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BOY, 11, CHARGED IN GREELEY HOME FIRES – PSYCHOLOGICAL TESTS ORDERED FOR YOUTH

BOY, 11, CHARGED IN GREELEY HOME FIRES – PSYCHOLOGICAL TESTS ORDERED FOR YOUTH

Rocky Mountain News (CO) – Friday, August 6, 2004
Author/Byline: Clayton Woullard , Rocky Mountain News
Edition: Final
Section: News
Page: 36A
An 11-year-old boy accused of torching three homes under construction, two of which were being built by Habitat for Humanity, was charged with three counts of first-degree arson and three counts of burglary Wednesday.

The boy confessed to starting the three fires when he was interviewed by Greeley police July 29 after a witness identified the boy in a police lineup. The fires occurred early on July 13, 14 and 17.

On Thursday, a judge ordered the boy to the Fort Logan Mental Health Facility for psychological evaluation after a closed hearing, according to Tom Chagolla, Greeley Area Habitat for Humanity Executive Director, who attended the hearing as a victim of the arsons.

Chagolla said the juvenile was ordered to the facility because he was not mentally competent to comprehend the charges.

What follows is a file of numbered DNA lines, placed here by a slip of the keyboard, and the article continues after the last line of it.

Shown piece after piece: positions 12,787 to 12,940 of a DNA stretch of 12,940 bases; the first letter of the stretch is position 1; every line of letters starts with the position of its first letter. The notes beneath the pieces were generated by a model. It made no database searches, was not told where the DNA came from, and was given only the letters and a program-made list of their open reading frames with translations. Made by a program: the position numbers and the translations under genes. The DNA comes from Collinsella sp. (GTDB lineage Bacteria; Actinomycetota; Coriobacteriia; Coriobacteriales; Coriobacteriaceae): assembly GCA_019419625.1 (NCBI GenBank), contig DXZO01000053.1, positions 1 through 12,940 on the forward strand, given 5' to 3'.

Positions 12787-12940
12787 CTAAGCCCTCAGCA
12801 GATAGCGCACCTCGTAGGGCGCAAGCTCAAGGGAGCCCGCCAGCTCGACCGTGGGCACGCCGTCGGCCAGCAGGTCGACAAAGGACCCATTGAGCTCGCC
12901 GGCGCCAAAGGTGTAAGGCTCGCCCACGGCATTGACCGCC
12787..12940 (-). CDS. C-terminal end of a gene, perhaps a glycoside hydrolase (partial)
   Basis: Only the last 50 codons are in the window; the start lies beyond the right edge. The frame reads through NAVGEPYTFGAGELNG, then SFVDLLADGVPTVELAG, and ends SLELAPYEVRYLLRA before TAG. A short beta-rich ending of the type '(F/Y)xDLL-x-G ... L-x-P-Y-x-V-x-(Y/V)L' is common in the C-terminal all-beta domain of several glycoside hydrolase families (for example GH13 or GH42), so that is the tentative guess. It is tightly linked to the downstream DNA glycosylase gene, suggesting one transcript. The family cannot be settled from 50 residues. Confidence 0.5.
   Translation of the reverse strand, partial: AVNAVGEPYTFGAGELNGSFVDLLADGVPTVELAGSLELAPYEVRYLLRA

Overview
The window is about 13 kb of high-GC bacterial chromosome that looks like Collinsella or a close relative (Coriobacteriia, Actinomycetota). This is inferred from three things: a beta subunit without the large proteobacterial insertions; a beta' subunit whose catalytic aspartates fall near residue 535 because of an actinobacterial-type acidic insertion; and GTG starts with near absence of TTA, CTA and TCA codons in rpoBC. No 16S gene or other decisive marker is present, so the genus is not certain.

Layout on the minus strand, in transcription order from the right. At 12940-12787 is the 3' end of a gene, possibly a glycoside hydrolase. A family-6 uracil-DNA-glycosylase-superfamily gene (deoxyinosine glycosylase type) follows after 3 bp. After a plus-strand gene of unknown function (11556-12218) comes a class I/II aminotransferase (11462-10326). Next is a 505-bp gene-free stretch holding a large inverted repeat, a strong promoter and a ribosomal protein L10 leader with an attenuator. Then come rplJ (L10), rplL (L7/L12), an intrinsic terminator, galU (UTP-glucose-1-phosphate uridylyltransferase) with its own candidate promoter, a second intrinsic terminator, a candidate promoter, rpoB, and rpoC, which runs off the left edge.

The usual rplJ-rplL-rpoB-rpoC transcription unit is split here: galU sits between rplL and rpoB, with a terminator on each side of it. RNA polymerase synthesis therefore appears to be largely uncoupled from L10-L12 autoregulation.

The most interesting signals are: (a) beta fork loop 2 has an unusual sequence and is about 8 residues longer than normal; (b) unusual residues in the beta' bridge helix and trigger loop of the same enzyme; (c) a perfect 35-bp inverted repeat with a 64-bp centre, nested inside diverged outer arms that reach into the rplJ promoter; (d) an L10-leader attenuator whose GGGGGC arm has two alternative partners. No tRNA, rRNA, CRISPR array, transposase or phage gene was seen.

“I’m glad the judge did what she did because I think it was obvious to everyone that this kid wasn’t in a good state of mind,” Chagolla said.

Chagolla also said the judge ordered the parents to cooperate with the Department of Human Services to determine what needs to be done to help the boy.

“He and his parents, because he’s a juvenile, have to be accountable for his actions,” Chagolla said. “His actions have a direct impact on his parents and rightly so. Parents need to know where their kids are at night.”

Patryce Engel, Larimer County chief deputy district attorney, said the boy could be placed into the custody of social services, and could face probation and up to two years in youth corrections.

She said he will not be charged as an adult because only minors over the age of 14 are charged as adults in Colorado.

“It’s hard to believe a juvenile that age can cause that much damage,” Chagolla said. “We pray for him and his family and of course our families.”

He said volunteers will put the roofs on the Habitat homes burned by this weekend and that Tomas Landin – whose home was the first to be burned – and his family have picked out carpet for their future home.

“It helps heal,” Chagolla said. “Everything positive that’s happening is helping them to heal the devastation that they went through.”

The boy will appear in court for his bond hearing and further advisement at 3:30 p.m. Thursday at the Weld County Courthouse.

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